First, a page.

Heading for the hills? Evaluating spatial distribution of woodland caribou in response to a growing anthropogenic disturbance footprint
Ecology and Evolution , Volume 6 - Issue 18 p. 6484- 6509
Anthropogenic landscape change (i.e., disturbance) is recognized as an important factor in the decline and extirpation of wildlife populations. Understanding and monitoring the relationship between wildlife distribution and disturbance is necessary for effective conservation planning. Many studies consider disturbance as a covariate explaining wildlife behavior. However, we propose that there are several advantages to considering the spatial relationship between disturbance and wildlife directly using utilization distributions (UDs), including objective assessment of the spatially explicit overlap between wildlife and disturbance, and the ability to track trends in this relationship over time. Here, we examined how central mountain woodland caribou (Rangifer tarandus caribou) distribution changed over time in relation to (i) anthropogenic disturbance, baseline range (defined using telemetry data from 1998 to 2005), and alpine habitat; and (ii) interannual climate variation (North Pacific Index; NPI). We developed seasonal UDs for caribou in west-central Alberta and east-central British Columbia, Canada, monitored with GPS collars between 1998 and 2013. We mapped the cumulative annual density of disturbance features within caribou range and used indices of overlap to determine the spatial relationship and trend between caribou UDs, anthropogenic disturbance, baseline range, alpine habitat, and the NPI. Anthropogenic disturbance increased over time, but the overlap between caribou UDs and disturbance did not. Caribou use of alpine habitat during spring, fall, and late winter increased over time, concurrent with a decrease in use of baseline range. Overlap between caribou UDs and disturbance increased during spring and fall following relatively cold, snowy winters (high NPI), but overall, climate did not explain changes in caribou distribution over time. We provide evidence supporting the hypothesis that caribou populations adjust their spatial distribution in relation to anthropogenic landscape change. Our findings could have implications for population persistence if distributional shifts result in greater use of alpine habitat during winter. Monitoring long-term changes in the distribution of populations is a valuable component of conservation planning for species at risk in disturbed landscapes.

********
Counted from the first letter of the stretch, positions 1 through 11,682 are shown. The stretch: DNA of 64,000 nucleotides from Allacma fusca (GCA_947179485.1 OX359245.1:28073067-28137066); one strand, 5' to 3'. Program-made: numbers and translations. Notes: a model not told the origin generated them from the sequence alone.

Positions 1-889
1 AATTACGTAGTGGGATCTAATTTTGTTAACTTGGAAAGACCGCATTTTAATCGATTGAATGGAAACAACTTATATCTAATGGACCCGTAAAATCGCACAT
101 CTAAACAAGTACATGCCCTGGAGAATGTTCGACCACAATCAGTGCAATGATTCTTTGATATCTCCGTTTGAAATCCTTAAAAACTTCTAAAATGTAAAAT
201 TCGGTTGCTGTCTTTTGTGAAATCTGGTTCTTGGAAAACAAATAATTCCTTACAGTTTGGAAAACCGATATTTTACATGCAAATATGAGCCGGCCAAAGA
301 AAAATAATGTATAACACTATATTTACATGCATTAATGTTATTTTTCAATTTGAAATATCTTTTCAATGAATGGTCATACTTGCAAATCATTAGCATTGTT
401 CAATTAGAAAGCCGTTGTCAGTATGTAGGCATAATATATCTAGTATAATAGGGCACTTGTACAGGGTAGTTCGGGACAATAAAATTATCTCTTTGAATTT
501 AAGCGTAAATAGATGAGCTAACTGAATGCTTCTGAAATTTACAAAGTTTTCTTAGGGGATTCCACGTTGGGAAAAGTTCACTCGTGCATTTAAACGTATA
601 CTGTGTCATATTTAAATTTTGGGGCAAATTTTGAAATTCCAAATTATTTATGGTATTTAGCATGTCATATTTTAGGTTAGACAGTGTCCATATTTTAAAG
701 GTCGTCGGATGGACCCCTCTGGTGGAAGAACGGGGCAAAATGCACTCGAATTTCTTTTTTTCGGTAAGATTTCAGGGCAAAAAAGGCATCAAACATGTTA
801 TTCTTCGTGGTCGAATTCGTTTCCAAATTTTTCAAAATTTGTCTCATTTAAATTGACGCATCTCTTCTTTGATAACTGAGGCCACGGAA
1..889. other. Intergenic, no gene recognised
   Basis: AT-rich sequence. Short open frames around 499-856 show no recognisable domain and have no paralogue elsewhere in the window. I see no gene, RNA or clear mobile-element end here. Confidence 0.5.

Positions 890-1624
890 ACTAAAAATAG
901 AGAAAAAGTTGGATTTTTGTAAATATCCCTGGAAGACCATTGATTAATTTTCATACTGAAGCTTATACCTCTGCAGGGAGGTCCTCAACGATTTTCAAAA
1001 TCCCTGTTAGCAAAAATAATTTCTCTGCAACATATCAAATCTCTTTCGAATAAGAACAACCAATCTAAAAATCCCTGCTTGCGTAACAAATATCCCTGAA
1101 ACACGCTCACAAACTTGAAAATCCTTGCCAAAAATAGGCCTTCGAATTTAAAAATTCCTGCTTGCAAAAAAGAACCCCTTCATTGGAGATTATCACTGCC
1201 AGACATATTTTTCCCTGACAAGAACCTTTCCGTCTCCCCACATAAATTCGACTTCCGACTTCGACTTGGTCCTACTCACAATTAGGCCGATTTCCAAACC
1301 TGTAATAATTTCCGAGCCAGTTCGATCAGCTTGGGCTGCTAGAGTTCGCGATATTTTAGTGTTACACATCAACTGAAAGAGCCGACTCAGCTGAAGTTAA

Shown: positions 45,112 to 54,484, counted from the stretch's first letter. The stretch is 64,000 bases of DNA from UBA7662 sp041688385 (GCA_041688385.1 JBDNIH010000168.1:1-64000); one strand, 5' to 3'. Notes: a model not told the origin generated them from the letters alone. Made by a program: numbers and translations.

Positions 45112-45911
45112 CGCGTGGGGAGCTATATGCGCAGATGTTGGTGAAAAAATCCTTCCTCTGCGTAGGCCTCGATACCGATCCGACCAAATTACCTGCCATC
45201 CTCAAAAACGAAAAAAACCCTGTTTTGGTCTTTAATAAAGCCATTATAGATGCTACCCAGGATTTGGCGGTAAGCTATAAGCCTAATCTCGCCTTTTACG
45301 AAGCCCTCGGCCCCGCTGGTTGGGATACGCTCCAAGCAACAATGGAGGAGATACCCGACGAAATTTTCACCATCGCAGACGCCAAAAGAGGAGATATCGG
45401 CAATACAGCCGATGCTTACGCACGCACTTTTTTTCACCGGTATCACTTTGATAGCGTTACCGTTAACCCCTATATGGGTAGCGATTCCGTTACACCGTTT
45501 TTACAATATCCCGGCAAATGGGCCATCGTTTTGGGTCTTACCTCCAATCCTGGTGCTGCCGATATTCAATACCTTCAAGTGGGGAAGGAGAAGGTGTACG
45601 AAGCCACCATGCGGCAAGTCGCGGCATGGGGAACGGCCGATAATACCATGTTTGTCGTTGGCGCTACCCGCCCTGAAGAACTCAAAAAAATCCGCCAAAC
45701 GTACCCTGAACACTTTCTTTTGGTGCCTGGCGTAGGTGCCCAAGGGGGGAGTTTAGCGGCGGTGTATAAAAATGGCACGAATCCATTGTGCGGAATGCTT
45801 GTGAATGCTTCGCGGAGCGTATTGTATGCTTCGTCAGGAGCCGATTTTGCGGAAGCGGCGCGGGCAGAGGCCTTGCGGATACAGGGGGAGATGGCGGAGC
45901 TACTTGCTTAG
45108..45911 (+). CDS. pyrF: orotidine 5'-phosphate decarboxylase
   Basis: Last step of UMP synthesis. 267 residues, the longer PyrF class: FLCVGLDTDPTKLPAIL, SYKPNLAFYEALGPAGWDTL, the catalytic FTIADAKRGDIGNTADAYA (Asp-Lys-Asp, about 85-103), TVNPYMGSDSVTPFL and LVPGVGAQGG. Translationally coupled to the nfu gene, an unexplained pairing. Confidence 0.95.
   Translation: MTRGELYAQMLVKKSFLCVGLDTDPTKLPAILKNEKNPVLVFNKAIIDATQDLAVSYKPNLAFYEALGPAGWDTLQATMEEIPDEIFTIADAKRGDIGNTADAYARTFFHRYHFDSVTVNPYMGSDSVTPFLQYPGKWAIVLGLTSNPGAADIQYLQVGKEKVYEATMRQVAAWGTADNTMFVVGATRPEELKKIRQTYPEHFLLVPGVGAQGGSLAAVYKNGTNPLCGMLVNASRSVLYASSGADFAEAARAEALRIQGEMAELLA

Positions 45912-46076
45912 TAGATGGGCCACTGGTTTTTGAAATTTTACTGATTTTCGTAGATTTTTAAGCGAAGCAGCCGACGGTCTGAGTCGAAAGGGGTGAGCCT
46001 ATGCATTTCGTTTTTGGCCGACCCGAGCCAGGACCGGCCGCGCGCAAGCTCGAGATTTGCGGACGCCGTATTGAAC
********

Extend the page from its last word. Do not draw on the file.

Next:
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MacNearney, D. (Doug), Pigeon, K.E, Stenhouse, G. (Gordon), Nijland, W. (Wiebe), Coops, N.C. (Nicholas C.), & Finnegan, L. (Laura). (2016). Heading for the hills? Evaluating spatial distribution of woodland caribou in response to a growing anthropogenic disturbance footprint. Ecology and Evolution, 6(18), 6484–6509. doi:10.1002/ece3.2362